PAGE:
Samba is a critical component to mixed-platform networks. If you have any intention of allowing Linux, Mac, and Windows seamlessly communicate with one another, chances are you've considered this open source service. If that's the case, you've probably also seriously considered user security. After all, you open up a Samba share without a nod to user security, and you run the risk of users gaining access to data they shouldn't.
So, where do you begin? How do you lock down your Samba shares? It all begins with users.
I'll walk you through some security best practices with regards to users and Samba. Once you put these into play (as/if needed), your Samba server will enjoy a new level of security.
Security by user or group
When you create a Samba share, you can do so for individual users or groups—this is a great way to lock down a particular share to a specific user or a group. How do you do this? Simple. Say you have a folder on a server that needs to be seen only by Olivia. Within the smb.conf configuration file, that share might look like:
[Olivia] path = /data/olivia read only = no writeable = yes browseable = yes valid users = Olivia create mask = 0640 directory mask = 0750 force user = Olivia
You would have to make sure that (in this case) the user Olivia has permission to access the /data/olivia folder. This can be done with a command such as:
chown -R Olivia.Olivia /data/olivia
The valid users option informs Samba what users to limit the share to, and the force user option ensures all files are written as that user only. You can set multiple users for this, like so:
valid users = Olivia, Nathan, Bethany, Jamal
What if, however, you have a group called editorial, and you want to share the directory /data/editorial to that group? A share for that group would look like this:
[Editorial] path = /data/editorial read only = no writeable = yes browseable = yes valid users = @editorial create mask = 0660 directory mask = 0770
The crucial bit is the @ character, which tells Samba that editorial is a group and not a user. With groups, you have to ensure that all members have been added to the group with a command like this:
usermod -a -G GROUPNAME USERNAME
GROUPNAME is the name of the group, and USERNAME is the name of the user to be added.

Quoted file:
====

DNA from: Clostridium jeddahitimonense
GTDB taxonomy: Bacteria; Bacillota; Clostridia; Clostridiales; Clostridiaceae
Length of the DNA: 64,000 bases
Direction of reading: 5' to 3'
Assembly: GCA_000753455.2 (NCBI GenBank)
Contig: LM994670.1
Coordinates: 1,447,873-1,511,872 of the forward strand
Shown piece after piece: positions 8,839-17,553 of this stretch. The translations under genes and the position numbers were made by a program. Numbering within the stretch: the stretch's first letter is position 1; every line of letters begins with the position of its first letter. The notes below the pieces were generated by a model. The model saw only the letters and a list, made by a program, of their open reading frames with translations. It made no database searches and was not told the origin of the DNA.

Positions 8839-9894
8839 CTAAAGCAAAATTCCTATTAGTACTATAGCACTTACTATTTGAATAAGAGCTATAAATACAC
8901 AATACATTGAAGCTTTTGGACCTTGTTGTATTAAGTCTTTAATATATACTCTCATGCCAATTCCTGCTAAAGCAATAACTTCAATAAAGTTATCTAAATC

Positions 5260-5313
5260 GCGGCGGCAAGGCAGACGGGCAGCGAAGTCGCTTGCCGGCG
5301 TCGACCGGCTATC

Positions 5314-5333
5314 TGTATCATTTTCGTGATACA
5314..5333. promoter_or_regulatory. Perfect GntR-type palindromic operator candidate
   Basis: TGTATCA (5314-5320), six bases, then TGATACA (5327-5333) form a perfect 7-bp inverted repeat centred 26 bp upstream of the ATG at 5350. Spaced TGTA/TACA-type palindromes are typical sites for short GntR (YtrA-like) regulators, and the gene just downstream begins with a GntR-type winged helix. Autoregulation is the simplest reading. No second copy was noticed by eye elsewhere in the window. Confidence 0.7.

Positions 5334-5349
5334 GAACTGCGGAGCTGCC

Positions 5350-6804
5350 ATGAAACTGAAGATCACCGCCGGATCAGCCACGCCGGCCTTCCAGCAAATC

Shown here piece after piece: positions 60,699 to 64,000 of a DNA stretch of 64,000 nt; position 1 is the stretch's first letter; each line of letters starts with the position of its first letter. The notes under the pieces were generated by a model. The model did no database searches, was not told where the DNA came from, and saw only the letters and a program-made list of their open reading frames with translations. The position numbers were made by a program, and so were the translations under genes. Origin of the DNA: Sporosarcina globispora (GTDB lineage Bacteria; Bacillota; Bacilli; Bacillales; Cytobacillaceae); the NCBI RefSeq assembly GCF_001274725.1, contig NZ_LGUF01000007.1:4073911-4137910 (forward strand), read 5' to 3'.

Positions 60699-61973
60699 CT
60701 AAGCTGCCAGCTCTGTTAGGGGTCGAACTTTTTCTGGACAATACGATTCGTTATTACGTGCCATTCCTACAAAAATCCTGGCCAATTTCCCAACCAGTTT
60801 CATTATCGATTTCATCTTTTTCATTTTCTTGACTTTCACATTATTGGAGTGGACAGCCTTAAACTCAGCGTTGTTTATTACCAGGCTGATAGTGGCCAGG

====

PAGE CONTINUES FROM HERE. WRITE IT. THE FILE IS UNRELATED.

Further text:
Controlling access to shares
You'll want to ensure particular users cannot access any Samba share on your server; those users are root, bin, daemon, adm, sync, shutdown, halt, mail, news, uucp, or operator. We block their access in the [global] define like so:
invalid users = root bin daemon adm sync shutdown halt mail news uucp operator
To block specific groups in the [global] definition, the invalid groups option must be used like so:
invalid groups = root sudo
Notice root is added as both a user and a group; this could prevent anyone added to the root group (which would have heightened permissions) from gaining access to the share.
Setting Samba passwords
One of the most commonly overlooked steps in setting up Samba is adding passwords for users. If you do not set Samba user passwords, users will not be able to access their shares. The command for adding a user Samba password is (USER is the actual user name):
smbpasswd -a USER
Now the user will be able to access their Samba share using their newly created Samba user password.
Samba security made easy
Once you understand how best to work with Samba and user/groups, the security aspect is significantly easier. There is quite a bit more you can do to lock down your shares, but taking the steps above will get you off and running toward that coveted land of best practices.
- How to deploy a Samba domain controller in under 10 minutes (TechRepublic)
- How to set up quick and easy file sharing with Samba (TechRepublic)
- How to add users to shares with the TurnKey Linux FileServer appliance (TechRepublic)
- How to force users to create secure passwords on Linux (TechRepublic)
- How to defend against the internet's doomsday of DDoS attacks (ZDNet)
- Security awareness and training policy (Tech Pro Research)
Jack Wallen is an award-winning writer for TechRepublic and Linux.com. He’s an avid promoter of open source and the voice of The Android Expert. For more news about Jack Wallen, visit his website jackwallen.com.